About three hours ago, the Indiana Court of Appeals issued its decision in a case with implications for online free speech. The decision [pdf file] reversed a lower court ruling that required the Indianapolis Star newspaper to reveal the identity of a person who made allegedly defamatory comments about an individual.
After the individual filed suit, he sought an order to compel the Star to turn over information regarding the anonymous commenter. The Star appeared to argue that Indiana’s news gathering shield law protected the Star. The trial court disagreed and entered the order sought by the plaintiff in the case. The Star appealed late last year.
A couple of years ago I handled a case involving a similar issue after a referral from the Electronic Frontier Foundation. I became quite familiar with the applicable legal standards, and I was therefore somewhat distressed that the Star did not assert the arguments that should have prevailed. Whether the Star made those arguments on appeal I do not know, but two separate friend-of-the-court briefs apparently did.
A short explanation of the legal standard adopted by most courts is this. The First Amendment has a long history of protecting anonymous speech. For a variety of reasons, a person might wish to exercise free speech rights anonymously. The First Amendment’s free speech rights are not absolute, of course. Speech that crosses the line into defamation can expose the speaker to liability notwithstanding free speech rights.
With the proliferation of online discussion forums of one kind or another, many people participate using a pseudonym. Given that some other people online cannot resist the urge to harass people they disagree with and turn into monsters. (See this profane but entirely accurate explanation of the phenomenon.) Some of those monsters begin harassing the person offline, taking advantage of knowing the person’s identity. It’s not hard to understand the attraction of commenting anonymously.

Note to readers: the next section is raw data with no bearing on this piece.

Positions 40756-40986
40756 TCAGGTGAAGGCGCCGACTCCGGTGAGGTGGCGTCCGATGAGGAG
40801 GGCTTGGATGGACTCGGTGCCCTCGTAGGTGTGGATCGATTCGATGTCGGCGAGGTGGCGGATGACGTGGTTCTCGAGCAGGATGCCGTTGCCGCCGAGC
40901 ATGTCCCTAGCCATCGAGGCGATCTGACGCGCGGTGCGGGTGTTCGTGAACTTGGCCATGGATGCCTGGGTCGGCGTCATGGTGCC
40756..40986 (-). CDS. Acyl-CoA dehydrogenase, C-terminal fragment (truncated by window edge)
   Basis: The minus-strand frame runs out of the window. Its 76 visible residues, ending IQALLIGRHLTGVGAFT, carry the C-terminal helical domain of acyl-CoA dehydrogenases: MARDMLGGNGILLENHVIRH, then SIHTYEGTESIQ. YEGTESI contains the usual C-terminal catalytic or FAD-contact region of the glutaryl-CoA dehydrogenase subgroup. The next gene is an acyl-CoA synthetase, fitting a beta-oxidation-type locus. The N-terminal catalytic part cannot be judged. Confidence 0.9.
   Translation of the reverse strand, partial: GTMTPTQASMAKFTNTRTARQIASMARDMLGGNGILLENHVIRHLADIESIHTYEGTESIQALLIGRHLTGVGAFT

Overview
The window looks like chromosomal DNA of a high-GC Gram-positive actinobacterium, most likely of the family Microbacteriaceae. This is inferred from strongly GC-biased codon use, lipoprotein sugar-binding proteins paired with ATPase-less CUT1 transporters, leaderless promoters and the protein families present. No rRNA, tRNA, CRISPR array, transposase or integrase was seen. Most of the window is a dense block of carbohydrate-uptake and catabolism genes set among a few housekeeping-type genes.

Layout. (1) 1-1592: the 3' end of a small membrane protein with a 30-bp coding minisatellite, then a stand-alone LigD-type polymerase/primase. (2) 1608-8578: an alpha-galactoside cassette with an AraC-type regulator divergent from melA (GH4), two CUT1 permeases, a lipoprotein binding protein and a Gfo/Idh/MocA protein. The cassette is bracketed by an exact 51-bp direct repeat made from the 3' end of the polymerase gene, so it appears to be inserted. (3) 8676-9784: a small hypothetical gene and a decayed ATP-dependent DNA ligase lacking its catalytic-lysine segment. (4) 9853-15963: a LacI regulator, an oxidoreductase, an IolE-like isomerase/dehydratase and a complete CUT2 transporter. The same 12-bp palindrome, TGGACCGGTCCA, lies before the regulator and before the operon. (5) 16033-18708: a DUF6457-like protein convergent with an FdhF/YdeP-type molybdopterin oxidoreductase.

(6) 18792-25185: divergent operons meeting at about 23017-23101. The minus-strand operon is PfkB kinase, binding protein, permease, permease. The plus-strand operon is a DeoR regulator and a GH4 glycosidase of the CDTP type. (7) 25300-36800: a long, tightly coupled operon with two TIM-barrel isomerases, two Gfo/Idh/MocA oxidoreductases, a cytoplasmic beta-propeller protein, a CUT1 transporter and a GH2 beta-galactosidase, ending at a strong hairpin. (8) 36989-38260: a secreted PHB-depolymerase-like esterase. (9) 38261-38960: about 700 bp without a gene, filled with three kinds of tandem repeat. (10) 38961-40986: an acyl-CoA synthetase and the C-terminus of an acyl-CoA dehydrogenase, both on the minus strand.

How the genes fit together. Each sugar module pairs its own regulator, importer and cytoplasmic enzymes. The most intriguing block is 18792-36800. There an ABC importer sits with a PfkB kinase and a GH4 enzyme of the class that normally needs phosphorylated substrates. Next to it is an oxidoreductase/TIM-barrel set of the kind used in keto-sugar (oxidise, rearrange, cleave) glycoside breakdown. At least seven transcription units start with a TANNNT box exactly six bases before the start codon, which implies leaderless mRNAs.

When a person claims that an anonymous speaker has defamed her and wants to find out that person’s name so he can be made a defendant in a lawsuit, the courts require a balancing between the First Amendment rights of the speaker and the right to redress of the defamed person. Generally, the courts require that before the anonymous speaker can be unmasked, the plaintiff must make a showing that she can prove a prima facie case for defamation. Merely filing a complaint will not suffice, and some have observed that the plaintiff seeking to unmask an anonymous critic should basically have to show she could survive a motion for summary judgment. There are other parts of the test used by the courts, and you can read the seminal opinion, Dendrite International v. Doe.
I am still digesting the Court of Appeals ruling from this morning, but suffice it to say I am pleased the court recognized the First Amendment interests at issue in the case.